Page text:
The story of Jorginho over the last three seasons is the story of a footballer’s right foot finding its intended target with a pass over and over again. When it comes to accuracy and consistency in possession, few modern players can hang with the Italian. He is, quite simply, a playmaking supremo, which explains why Manchester City are reportedly so keen on signing him this summer.
Pep Guardiola has re-established dominance of possession as the dominant Premier League tactical narrative since joining Manchester City in 2016. Not only did he lead them to a stunning title win this year, but he set new standards, with records being broken on a constant basis. His side won more games, scored more goals and earned more points than any other team in the history of the English top flight. They also broke the record for the most passes completed in a single game, racking up 902 against Chelsea in March.
However, with Fernandinho, the team’s deep-lying midfielder, turning 33 years old in May, the time has come for Guardiola’s Manchester City to look to the future of their No.6 position. This is where Jorginho would operate, and he has the necessary qualities not only to effectively succeed in the role but to enhance the team’s play in the process.
Born in Brazil, Jorginho moved to Italy at 15 years of age, spending most of his teenage years in the Veneto region, where his great-grandparents hailed from. Through his ancestry, he was able to gain Italian citizenship, but he was overlooked at all levels until he won his first cap for the senior side two years ago. He went under the radar for a long time, partly due to the fact his career began in the country’s lower leagues.
Joining Verona in 2007, he established himself in the first team while they were still in Serie B, after a season-long loan spell with Sambonifacese at the lowest level of Italian professional football. Within three years of his competitive debut for the club, they were in Serie A, and he was asserting himself as the heir to Andrea Pirlo in the eyes of many.
It was in 2013/14, his first season of top-flight Calcio, that the playmaker first caught the attention of the nation for his ability with the ball. Sat comfortably among the league’s top passers, he secured a move to Napoli midway through the campaign and immediately transitioned to his new environment. However, his first full year with the club was less successful.
In an interview with Corriere Dello Sport, he discussed the tactical tweaks that led to his quick decline. “I started well, for six months we had fun. Then in the second year, we changed game principles,” he said. “We started looking for the throws and the second balls. I suffered.”
Rafa Benitez was Napoli’s head coach at the time, and his preferred 4-2-3-1 system didn’t quite fit Jorginho. Gokhan Inler, Walter Gargano and David Lopez were often picked ahead of him, and it seemed likely that he would leave in the summer transfer window of 2015. But, just as Jorginho appeared on his way out, Maurizio Sarri came in and transformed the team’s system and playing style, revitalising the previously overlooked No.6 in the process.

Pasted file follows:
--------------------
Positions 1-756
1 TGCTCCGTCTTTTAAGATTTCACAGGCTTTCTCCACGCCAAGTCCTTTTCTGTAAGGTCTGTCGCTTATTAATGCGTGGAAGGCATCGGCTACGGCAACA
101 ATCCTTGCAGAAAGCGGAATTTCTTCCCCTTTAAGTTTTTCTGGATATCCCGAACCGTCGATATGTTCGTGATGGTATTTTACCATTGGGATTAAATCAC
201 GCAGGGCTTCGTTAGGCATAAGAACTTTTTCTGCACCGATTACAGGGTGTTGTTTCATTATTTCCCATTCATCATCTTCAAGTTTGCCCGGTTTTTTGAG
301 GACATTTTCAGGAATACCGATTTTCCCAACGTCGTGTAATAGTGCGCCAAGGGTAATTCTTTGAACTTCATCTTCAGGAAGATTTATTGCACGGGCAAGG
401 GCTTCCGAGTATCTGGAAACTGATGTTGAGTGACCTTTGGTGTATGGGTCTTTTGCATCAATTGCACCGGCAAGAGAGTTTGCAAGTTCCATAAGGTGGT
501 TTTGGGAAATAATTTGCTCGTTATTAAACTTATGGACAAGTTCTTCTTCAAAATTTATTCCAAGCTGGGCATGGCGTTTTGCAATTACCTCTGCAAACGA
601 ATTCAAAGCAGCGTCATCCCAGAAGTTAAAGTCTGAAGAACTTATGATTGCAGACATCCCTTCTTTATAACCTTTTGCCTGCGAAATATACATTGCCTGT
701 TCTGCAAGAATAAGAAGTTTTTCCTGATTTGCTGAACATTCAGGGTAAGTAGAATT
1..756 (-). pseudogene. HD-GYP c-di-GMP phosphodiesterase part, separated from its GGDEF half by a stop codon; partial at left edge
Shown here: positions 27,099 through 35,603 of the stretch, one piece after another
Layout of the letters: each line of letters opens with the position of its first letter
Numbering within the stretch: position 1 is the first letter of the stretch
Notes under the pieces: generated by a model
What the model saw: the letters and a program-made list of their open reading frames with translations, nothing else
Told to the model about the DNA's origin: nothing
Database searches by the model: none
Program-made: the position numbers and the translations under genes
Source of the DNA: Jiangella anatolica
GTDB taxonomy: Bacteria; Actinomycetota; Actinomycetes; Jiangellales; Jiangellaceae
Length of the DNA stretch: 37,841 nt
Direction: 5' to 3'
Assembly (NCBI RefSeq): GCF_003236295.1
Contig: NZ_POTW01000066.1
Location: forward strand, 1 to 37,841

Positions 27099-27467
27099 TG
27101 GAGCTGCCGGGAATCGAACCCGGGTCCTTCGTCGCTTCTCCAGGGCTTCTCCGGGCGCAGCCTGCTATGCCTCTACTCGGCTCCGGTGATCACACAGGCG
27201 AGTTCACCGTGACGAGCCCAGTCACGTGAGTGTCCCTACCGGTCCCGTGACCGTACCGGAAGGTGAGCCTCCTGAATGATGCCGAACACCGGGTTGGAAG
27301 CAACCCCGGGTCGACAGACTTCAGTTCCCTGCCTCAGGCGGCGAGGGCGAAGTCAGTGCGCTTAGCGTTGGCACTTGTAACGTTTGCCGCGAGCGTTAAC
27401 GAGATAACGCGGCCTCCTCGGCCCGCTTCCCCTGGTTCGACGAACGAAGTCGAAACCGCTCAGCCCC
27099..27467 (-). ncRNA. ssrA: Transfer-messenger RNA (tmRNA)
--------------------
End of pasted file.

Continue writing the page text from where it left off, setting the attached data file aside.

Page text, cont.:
Sarri implemented a method not entirely dissimilar to Guardiola’s in that it prioritised obtaining control of the game through quality build-up. Mirko Valdifiori had been signed from Empoli, following the coach south in the expectation that he would start at the base of his midfield, but he was quickly demoted to the bench. Jorginho came in and went on to become Serie A’s leading passer, completing 102.6 per game at an astounding 90.9 percent accuracy rate. Praising his new coach, he said: “I feel very good with Sarri, he’s a great teacher and I admire his philosophy of the game a lot.”
Jorginho’s numbers haven’t changed much in the two seasons since he made that statement. Indeed, he completed more passes on average than any other Serie A player in both 2016/17 and 2017/18. Along the way, he averaged between 1.5 and two key passes per game – a good record for someone who generally sat between the centre-backs and the outer central midfielders in a 4-3-3 formation.
His efficacy in the deep-lying playmaker role is not simply because of his technique. Along with superb control and pass execution, he is incredibly attentive to what is going on around him. Because of this awareness, he rarely appears troubled by pressure, or by receiving with his back to goal. Like Barcelona’s Sergio Busquets, arguably the finest in the world in the role, he is able to evade his marker through the speed of thought, as opposed to superior mobility or physicality.
Speaking to Roma’s official website, Radja Nainggolan named Jorginho as his toughest opponent, saying: “He always plays in tight situations and passes very close to him. It’s very hard to follow him and stop his plays. You get tired because he moves the ball very fast, but he didn’t even move himself. You need a lot of energy to keep up with him and stop him. It can be hard sometimes.”
Coming from a midfield warrior and pressing machine such as Nainggolan, those words are golden. They highlight just how press resistant Jorginho is, something that would be of real benefit to Guardiola and Manchester City were he to join them.
The player’s agent, Joao Santos, has said that his client “is still under contract, but if Napoli finds an agreement with City then he goes to Manchester.” If the move does transpire, Guardiola will have at his disposal Italy’s answer to Busquets, the ideal No.6 for his system. And Premier League passing records will continue to be broken.